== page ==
In the 1980s, someone compiled a history of Brookfield. The sudden and unwelcome appearance of four coffins in the pond was remembered—put there, no doubt, by "flatlanders." The coffin incidents kept us laughing throughout the years. The Old Guard must have remembered, too, since they included the story in their history. We never found out where the coffins went, but someone of the Old Guard must know, even yet.

Wednesday, October 13, 2010

Dorcas Wright: Brookfield in the Forties

Brookfield student body. Dorcas is middle row, center.

Dorcas has been writing about the Brookfield of her childhood. She moved there from Lyndonville as a youngster, and today she is writing a memoir of the little village as seen through the eyes of a deeply impressionable child. Dorcas is a member of the Hale Street Gang's Tuesday group, and yesterday she read a beautiful passage about haying with her dad—just the two of them and a horse to pull the wagon. (D'Ann said it reminded her of a Breugel painting.) I'll post that excerpt a little later. Meanwhile, here is Part III:

Vermont had some very cold, snowy winters around the early forties. Children had a wonderful time. There was hardly any traffic and the roads were usually badly plowed so they made excellent sliding. On some nights it was possible to slide from the top of Bridge Hill to East Brookfield. We had to have a truck lined up to carry kids and sleds back to the village. Sometimes we would tie a rope to the back bumper of a car and get dragged back up the hill. It certainly would never be safe to do that now.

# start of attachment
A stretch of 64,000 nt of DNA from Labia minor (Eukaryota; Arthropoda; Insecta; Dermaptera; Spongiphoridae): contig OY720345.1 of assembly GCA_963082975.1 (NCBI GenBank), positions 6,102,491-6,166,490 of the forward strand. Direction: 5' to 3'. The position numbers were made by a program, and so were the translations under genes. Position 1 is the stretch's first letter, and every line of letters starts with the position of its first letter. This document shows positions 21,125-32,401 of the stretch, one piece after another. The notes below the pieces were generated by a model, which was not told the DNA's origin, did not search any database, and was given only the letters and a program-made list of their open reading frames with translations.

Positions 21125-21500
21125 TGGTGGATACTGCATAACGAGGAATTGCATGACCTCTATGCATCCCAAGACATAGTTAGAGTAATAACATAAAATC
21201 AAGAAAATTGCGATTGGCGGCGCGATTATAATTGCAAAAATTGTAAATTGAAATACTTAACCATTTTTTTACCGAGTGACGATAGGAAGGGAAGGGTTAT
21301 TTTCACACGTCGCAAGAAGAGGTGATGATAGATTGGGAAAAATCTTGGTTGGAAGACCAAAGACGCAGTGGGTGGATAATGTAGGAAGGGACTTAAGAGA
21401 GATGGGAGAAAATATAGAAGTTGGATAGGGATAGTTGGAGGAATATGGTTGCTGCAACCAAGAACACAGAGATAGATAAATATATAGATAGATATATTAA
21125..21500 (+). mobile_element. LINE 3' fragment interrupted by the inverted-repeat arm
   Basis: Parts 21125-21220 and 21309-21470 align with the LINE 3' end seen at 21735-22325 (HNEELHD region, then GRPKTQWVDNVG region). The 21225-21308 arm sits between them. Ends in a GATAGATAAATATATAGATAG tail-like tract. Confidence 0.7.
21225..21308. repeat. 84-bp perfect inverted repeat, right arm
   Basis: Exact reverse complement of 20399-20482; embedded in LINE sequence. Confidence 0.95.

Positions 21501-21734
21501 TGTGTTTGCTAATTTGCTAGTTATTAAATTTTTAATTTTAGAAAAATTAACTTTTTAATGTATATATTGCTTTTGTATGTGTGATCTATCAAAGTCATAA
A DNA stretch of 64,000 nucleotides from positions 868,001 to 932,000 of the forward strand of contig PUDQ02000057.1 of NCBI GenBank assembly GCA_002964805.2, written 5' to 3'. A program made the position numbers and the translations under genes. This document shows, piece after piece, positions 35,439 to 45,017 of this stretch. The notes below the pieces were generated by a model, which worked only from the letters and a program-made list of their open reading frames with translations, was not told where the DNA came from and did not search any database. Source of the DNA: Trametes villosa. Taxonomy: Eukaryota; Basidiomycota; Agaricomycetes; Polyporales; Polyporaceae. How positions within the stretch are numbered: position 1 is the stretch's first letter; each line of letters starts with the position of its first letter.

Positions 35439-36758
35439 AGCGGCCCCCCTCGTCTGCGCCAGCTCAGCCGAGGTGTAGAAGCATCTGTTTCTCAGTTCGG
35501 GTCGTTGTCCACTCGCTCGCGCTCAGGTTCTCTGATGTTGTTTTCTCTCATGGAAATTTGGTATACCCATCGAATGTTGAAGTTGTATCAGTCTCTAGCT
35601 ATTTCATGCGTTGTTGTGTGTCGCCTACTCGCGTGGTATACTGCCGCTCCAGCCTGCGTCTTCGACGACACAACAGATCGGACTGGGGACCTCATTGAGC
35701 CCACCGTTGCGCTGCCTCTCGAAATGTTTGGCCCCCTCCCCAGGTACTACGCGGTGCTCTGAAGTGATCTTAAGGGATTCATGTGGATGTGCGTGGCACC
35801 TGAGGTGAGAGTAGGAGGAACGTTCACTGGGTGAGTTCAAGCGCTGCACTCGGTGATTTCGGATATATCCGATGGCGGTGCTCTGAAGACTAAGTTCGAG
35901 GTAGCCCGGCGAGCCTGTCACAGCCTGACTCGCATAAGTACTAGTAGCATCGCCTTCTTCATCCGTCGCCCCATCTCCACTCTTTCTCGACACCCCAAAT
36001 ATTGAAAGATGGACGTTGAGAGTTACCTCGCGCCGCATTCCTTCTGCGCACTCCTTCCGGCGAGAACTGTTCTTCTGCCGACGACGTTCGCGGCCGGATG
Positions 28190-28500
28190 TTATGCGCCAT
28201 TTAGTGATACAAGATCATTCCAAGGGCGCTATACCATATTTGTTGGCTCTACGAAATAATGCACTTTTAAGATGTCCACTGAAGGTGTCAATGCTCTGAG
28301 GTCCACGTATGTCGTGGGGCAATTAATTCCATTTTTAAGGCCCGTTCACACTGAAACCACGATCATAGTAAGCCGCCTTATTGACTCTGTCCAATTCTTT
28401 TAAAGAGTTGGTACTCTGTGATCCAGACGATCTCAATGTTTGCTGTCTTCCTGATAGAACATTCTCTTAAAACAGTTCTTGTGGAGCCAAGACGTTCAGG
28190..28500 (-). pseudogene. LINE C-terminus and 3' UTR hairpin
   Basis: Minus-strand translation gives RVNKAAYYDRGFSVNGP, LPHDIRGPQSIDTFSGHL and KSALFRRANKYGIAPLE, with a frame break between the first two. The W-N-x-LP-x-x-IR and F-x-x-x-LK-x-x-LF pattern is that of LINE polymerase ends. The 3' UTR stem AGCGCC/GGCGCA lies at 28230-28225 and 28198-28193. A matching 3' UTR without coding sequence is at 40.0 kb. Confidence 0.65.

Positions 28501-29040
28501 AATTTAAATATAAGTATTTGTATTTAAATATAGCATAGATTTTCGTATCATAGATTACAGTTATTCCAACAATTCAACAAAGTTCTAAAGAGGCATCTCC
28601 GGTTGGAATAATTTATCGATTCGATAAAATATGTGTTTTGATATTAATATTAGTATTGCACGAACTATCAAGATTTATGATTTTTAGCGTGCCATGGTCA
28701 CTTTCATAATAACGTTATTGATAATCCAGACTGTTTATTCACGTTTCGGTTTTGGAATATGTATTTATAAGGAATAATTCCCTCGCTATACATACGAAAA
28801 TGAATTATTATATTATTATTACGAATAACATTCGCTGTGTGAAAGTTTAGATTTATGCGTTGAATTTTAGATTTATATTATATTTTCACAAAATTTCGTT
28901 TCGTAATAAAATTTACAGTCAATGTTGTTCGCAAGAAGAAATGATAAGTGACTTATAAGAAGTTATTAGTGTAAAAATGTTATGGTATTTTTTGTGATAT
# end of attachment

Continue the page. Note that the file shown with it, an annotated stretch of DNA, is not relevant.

Horses were still being used in the winter to deliver the mail. We used to rent horses to the rural carrier because there were days when it was easier to drive a horse than it was to dig out a car.

The local church provided some social events, but it was hard because there were so few young people. In the summer we looked forward to "vacation Bible school." There were summer people who added to our church population.

Mostly our recreation centered around the pond and the floating bridge. We spent a lot of time by the pond, collecting frog's eggs, fishing, and swimming whenever weather permitted. Sometimes we got a surprise dunking when it wasn't planned. Wild apple trees, probably started by cores dropped from some student's lunch, grew by the shore. As kids, we knew where every type of apples grew and remembered our favorites. Aunt Jesse had attached a raft about midway on the south side of the bridge. There was no sunscreen then and no one was aware of the effect of sun on skin cancer. We soaked up those rays by the hour.